Over time the focus of his photography shifted more and more to his workplace. As a flight attendant he has access to areas which are strictly off-limits to passengers. This includes the cockpit and airfield. Mehrdad realised the potential from an artistic perspective and decided to use the areas inside and outside a plane as the subject of a long-term photography project. “The cockpit is a magical place,” the native Berliner says in explaining what fascinates him about his work. “There are countless gauges, monitors, buttons, lights, levers, knobs and dials. And then there’s the pilot and co-pilot who form a highly focused, well-oiled team, even if they’ve only just met. They follow a set of prescribed procedures to keep the massive weight of the fuelled-up plane, which is made up of carbon fibre and metal, up in the air.” And if that wasn’t enough, one can look out the cockpit window and see the world’s great cities, other spectacular scenery like snow-covered mountain tops, towering cloud formations and the sea of lights to be observed above large urban centres. That explains why there are very few times when Mehrdad doesn’t have his compact, mirrorless camera with him. “When I’m on duty, I spend most of my time focused on my work and tending to passengers’ needs,” emphasises Mehrdad. “Luckily, however, I have enough time during my breaks to take in all the wonderful things that working on a plane open up to us and capture this on film,” he says with great enthusiasm. “Despite all the stress and the many challenges we face in our jobs, we should never lose sight of the fact that we are witness to extraordinary things every day.” When building activity slowed down in the early 2000s, Mehrdad, who holds an advanced degree in civil engineering, wanted to work in civil aviation as a one-off. Nothing permanent. He enjoyed the work so much, he decided to stay on. And he’s still on the job today, as you can see in his photos.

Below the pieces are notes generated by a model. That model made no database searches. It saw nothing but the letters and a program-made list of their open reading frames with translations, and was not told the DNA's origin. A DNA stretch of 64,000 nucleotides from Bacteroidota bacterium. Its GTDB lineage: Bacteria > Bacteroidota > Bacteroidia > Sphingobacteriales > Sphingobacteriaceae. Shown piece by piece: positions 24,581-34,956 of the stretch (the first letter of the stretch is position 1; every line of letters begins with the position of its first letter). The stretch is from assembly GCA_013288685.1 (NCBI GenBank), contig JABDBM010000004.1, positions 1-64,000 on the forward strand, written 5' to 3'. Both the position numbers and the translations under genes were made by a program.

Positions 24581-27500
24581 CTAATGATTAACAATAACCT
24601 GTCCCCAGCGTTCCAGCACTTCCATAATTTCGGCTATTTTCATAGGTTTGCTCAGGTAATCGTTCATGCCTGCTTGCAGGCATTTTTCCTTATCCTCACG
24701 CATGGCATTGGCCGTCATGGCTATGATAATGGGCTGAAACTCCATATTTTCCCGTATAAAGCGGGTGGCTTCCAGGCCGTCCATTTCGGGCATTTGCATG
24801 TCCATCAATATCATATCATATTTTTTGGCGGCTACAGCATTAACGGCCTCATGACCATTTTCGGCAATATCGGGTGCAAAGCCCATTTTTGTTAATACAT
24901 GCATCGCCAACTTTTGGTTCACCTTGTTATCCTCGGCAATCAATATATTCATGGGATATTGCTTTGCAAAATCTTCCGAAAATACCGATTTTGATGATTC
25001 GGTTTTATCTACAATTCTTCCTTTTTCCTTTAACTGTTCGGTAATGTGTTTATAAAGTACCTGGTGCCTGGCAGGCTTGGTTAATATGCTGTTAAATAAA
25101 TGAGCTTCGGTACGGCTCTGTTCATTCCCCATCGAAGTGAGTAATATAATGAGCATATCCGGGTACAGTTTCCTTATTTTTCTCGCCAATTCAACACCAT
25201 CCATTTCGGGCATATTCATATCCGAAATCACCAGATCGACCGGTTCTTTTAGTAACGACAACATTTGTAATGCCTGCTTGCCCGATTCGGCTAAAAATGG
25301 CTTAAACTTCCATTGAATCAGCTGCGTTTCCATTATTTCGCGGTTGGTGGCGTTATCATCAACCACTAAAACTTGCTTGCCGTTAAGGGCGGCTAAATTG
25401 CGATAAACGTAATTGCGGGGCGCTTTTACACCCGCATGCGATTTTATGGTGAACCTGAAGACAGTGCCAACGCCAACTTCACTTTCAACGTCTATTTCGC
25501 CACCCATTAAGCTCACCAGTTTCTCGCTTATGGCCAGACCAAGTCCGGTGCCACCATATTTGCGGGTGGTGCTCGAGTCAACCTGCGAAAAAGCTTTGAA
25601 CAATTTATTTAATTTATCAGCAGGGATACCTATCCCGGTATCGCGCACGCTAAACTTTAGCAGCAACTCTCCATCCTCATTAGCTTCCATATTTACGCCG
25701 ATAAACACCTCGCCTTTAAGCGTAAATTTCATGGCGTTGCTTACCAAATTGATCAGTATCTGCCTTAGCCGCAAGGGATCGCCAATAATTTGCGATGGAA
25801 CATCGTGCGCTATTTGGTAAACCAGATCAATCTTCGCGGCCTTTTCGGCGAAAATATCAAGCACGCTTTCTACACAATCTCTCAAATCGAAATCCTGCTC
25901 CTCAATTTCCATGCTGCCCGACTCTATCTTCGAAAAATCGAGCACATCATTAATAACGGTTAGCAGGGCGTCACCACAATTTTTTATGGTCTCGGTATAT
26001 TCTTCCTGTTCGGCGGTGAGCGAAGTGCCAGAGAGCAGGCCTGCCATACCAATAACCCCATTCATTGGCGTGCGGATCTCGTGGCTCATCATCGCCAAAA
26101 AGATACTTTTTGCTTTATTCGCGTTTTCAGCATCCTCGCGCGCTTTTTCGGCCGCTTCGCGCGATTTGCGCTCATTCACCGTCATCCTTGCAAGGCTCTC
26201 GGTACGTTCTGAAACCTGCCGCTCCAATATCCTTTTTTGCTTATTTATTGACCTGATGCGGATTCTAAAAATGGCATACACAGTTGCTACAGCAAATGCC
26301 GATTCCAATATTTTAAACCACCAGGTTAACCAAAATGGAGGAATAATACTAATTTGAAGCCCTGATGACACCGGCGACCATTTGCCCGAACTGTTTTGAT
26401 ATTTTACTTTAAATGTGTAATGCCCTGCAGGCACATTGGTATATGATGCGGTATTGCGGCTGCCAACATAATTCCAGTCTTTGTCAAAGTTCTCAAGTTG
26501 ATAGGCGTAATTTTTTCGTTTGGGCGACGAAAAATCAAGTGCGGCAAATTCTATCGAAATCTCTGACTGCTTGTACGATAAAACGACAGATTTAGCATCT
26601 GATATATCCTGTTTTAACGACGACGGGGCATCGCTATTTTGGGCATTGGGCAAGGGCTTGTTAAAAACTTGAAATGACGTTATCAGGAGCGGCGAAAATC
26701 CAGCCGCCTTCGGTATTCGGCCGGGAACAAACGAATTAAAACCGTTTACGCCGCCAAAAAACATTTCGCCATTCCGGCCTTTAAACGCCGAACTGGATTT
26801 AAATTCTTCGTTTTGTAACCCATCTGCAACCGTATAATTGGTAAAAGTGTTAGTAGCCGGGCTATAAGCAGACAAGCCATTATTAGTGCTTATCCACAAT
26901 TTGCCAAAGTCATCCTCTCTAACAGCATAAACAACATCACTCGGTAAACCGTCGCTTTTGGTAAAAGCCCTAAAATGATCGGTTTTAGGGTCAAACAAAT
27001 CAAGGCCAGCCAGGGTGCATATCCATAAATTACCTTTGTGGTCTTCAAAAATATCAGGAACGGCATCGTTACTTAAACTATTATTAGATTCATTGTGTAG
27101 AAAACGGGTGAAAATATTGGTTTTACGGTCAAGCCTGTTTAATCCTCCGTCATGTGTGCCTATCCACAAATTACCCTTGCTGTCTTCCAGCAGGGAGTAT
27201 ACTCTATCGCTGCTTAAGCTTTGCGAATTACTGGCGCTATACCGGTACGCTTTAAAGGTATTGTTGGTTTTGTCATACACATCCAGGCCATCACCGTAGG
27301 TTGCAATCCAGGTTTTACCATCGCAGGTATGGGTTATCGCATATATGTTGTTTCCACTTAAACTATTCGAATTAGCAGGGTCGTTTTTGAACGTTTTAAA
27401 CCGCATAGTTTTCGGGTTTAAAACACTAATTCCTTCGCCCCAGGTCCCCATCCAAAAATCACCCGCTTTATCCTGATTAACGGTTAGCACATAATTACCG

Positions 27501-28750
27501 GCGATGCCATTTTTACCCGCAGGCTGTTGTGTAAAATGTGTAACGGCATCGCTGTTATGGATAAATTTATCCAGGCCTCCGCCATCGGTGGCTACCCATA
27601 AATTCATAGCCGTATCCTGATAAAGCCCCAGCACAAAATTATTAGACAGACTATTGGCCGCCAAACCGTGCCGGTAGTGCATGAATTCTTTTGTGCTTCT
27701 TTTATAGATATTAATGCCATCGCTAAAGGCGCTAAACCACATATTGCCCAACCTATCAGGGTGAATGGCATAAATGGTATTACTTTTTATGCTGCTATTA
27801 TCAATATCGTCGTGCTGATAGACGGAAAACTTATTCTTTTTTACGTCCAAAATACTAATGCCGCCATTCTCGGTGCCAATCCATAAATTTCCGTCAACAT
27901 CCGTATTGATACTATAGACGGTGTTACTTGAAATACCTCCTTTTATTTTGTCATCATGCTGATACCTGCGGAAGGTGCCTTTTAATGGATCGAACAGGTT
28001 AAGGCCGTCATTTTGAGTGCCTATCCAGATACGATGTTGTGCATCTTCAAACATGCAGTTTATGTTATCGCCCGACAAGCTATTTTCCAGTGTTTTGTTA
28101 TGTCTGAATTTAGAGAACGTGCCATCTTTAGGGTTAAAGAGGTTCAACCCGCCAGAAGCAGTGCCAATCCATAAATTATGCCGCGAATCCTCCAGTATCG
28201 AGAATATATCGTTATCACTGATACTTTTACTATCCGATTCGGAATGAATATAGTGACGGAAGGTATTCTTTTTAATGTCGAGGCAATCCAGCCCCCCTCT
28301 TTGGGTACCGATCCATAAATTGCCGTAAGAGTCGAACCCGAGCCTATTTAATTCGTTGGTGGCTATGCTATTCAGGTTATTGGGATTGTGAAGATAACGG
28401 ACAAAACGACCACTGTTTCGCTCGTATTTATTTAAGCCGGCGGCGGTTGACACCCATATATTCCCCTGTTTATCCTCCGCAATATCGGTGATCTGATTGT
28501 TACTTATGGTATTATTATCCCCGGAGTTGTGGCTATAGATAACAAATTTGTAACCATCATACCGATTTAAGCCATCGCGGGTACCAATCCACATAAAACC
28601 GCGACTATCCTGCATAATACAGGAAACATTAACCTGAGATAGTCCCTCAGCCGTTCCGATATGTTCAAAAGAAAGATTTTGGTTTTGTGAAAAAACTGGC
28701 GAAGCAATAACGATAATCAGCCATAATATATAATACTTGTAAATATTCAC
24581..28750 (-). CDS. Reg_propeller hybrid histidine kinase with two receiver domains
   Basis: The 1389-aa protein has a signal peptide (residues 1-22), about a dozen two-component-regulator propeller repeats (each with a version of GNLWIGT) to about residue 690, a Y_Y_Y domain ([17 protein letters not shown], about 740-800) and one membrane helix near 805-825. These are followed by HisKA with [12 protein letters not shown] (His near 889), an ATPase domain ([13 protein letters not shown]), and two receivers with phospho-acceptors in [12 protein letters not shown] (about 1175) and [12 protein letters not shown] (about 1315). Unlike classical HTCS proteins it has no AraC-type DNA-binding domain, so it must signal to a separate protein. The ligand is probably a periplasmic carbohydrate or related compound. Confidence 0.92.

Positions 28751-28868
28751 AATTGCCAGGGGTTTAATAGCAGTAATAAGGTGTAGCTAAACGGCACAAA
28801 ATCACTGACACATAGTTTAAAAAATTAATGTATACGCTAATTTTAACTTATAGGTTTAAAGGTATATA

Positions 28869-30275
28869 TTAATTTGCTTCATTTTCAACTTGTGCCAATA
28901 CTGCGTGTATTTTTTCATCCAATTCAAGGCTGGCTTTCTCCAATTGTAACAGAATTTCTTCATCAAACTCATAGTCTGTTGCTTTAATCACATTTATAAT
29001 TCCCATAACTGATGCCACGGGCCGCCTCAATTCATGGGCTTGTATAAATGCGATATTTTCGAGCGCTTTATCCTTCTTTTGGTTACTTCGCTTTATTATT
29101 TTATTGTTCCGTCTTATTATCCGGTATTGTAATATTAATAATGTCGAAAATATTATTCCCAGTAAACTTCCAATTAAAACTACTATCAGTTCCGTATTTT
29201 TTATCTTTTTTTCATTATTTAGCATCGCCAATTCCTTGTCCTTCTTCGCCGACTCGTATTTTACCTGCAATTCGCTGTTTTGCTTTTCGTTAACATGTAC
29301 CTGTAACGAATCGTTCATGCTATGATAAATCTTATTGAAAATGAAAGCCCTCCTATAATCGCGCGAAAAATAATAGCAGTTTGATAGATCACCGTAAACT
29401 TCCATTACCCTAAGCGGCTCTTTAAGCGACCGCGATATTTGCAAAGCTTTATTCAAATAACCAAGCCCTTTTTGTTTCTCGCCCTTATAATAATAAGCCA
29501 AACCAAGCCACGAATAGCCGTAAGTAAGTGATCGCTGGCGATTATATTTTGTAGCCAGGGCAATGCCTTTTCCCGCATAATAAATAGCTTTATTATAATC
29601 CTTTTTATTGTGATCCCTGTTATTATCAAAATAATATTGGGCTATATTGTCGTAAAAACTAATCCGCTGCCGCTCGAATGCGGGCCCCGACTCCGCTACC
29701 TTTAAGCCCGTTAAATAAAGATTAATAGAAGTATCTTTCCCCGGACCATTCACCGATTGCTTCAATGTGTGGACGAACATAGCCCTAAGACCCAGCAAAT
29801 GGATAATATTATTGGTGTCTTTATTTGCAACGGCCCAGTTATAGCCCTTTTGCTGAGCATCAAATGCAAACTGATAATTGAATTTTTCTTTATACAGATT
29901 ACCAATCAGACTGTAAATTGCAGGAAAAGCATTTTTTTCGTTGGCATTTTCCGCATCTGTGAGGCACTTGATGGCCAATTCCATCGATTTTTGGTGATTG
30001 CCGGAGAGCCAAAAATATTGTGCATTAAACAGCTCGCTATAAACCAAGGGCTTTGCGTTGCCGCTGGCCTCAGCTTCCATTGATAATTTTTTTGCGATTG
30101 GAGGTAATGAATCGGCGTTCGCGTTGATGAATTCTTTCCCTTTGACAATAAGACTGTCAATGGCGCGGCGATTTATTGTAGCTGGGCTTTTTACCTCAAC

Mehrdad’s photos capture the cockpit as well as the view from the aircraft cabin. Unlike passengers whose view is limited to the windows on the side of the plane, the cockpit crew is able to enjoy the view from the front of the craft. While the crew’s primary focus during take-off and landing is on the instrument panel, they can sit back and take in the scenery below once the plane has reached cruising altitude. All this is captured in Mehrdad’s photos. When documenting his journeys, he’s been able to link the inner workings of the cockpit with the spectacular scenery seen passing by below. This allows him to take aerial photos that would not be possible with a quadrotor drone or helicopter. That’s because they’re taken when the commercial aircraft is in the flight lane during take-off and landing.